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Libyan Revolution: Gaddafi's Forces Continue Attacks

Scepter Online
World Affairs

Libyan Revolution: Gaddafi's Forces Continue Attacks
By Maria Panskaya

The protest against the government of Muammar Muhammad al-Gaddafi, the president of Libya, was inspired by recent events in Egypt and Tunisia. The rebellion began in mid-February as a series of protests, which have spread across the country.

Gaddafi has ruled for the past 42 years as an authoritarian and dictated a strict regime. For decades, Libya was run by Gaddafi's Green Book, his supposed draft for a revolutionary state. In 1969, revolutionary army officers, under Gaddafi's leadership, deposed the crown prince of the Kingdom of Libya, Sayyid Hasan as-Sanussi. Gaddafi abolished the monarchy and proclaimed the New Libyan Arab Republic. He didn t promote himself to the rank of general upon seizing power; however, he accepted a promotion from captain to colonel and remained at this position since them.
A rebel fighter fires his rifle at a military aircraft loyal to Col. Muammar Gaddafi at a checkpoint in Ras Lanuf March 7, 2011.
By late February, Gaddafi lost control of much of the country. To gain back control, he arranged a set of attacks against rebels using warplanes and attack helicopters. Protestors fought back with small arms and homemade bombs. Moreover, Gaddafi has hired large numbers of foreign mercenaries from African countries to attack protesters. According to a Human Rights Organization report, over 100 people died and dozens were injured.

The United Nations and various governments are discussing the establishment of a no-fly zone over Libya to prevent the Libyan army from launching air attacks on civilians. I know that their intentions are to protect civilians, but any time when a no-fly zone is established, there is a risk of spreading out a war, said Steven DeMarco, professor of Kingsborough Community College, History-Philosophy and Political Science Department.

The International Criminal Court has started an investigation into possible crimes against humanity committed in Libya by its leader and members of his inner circle.

During a lengthy speech by Gaddafi on ABC News, he insisted no attacks had been launched against rebels, whom he claimed were al-Qaeda operatives. According to ICC investigation report, Gaddafi's troops were the once who attacked rebels, but not the terrorists, reported CNN.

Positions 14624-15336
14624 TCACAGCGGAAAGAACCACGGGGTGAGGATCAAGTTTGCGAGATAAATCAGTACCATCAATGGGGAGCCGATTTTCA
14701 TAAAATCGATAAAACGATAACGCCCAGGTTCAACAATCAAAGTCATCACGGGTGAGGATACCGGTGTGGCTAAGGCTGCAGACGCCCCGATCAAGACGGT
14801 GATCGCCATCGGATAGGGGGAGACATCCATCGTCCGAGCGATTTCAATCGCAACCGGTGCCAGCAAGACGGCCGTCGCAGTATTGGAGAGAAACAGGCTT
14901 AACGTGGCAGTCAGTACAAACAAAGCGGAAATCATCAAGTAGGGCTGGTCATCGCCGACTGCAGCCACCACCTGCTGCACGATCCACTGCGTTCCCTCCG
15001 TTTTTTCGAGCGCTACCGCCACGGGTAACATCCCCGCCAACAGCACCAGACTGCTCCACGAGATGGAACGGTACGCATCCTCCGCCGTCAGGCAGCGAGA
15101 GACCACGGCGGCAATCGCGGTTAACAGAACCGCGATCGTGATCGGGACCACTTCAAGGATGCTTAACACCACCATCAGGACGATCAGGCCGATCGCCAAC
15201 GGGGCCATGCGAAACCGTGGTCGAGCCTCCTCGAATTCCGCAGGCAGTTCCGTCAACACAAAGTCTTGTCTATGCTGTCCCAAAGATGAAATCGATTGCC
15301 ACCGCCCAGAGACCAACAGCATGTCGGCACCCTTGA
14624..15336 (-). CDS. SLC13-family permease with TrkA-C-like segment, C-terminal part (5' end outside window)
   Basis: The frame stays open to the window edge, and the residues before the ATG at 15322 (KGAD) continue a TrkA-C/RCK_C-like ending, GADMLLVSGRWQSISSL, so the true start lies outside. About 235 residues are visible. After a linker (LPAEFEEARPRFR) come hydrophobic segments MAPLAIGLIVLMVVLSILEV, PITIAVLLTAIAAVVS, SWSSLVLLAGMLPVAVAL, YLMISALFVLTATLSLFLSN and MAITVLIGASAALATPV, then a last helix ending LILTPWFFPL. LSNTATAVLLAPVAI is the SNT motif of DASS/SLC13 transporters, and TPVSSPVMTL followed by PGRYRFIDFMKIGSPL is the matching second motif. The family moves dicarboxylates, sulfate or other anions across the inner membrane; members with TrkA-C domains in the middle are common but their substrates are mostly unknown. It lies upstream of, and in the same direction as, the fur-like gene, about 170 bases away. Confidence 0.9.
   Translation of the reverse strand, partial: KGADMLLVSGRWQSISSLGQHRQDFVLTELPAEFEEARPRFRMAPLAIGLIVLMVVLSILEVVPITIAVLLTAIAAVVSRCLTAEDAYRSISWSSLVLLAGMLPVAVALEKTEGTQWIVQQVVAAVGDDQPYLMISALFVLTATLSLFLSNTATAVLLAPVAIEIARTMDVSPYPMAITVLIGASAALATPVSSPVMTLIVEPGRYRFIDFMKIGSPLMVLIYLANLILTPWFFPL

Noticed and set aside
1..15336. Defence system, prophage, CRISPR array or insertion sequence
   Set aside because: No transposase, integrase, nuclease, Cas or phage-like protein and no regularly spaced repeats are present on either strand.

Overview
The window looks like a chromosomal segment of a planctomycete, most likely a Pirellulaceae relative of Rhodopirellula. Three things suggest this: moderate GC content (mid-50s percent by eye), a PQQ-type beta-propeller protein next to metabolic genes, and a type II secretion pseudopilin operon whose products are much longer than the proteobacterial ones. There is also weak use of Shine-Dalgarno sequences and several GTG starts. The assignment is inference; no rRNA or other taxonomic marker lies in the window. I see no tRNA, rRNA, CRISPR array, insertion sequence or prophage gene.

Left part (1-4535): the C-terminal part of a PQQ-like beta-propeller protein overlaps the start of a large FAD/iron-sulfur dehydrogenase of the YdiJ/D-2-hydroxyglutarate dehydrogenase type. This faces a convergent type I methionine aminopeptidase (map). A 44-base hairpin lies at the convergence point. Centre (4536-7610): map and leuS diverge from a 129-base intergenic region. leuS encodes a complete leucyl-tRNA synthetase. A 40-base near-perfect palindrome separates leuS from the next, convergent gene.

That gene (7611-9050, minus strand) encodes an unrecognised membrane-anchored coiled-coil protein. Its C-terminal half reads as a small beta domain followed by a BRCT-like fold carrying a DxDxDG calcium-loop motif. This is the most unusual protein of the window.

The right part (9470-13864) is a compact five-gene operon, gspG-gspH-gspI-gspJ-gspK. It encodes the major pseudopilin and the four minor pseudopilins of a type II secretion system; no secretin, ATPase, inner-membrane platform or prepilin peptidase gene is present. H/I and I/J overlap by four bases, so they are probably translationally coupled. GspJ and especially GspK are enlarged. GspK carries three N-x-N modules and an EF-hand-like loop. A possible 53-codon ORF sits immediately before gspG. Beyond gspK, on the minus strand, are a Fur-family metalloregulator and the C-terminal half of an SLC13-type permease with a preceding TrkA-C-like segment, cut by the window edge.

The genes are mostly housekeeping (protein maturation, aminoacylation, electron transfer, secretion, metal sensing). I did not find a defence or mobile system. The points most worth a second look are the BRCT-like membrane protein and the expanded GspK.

In compliance with recent report by Al Jazeera, the Arabic news and current affairs satellite TV channel, some of Gaddafi's loyalists have switched sides in support of the revolutionaries and his security forces have refused to torture and kill civilians.

Most nations have strongly condemned Gaddafi's use of force against civilians and insisted the Libyan leader step down from power and leave. "We will continue to send a clear message: The violence must stop. Muammar Gaddafi has lost the legitimacy to lead and he must leave," Barack Obama said in his interview to Al Jazeera.

Gaddafi is in control of Tripoli and anti-government forces are concentrated in Benghazi. Saif al-Islam Gaddafi, his eldest son, made a clear statement, during his speech on CNN, about his father's intentions towards rebels and said, We will fight until the last man, the last woman, the last bullet.

In what increasingly appears to be a civil war, rebels fought Gaddafi's forces in a fierce, daylong battle for the eastern town of Ras Lanuf, the site of a military base and an oil terminal. Gaddafi does not intend to give up Libya's oil fields without a fight.

In early March, rebels gave up positions in the town of Bin Jawwad; however, they remained control in the east of the country and Benghazi. Gaddafi's false expectations about his possible success of gaining control over the country were met with a celebration in Tripoli.

In response to his defeat, he referred to the protesters as rats and cockroaches. This speech has been greeted with a mixture of anger and mockery. German Chancellor Angela Merkel said in her interview to BBC news that she considered Gaddafi's speech as tantamount to declaring war on his own people.

He ruled for too long and he needs to step down. Someone has to stop his dictatorship and tyranny , said Charles Okolonji, Kingsborough Community College student, regarding present situation in Libya, I m glad that America and the United Nations work together to resolve the conflict."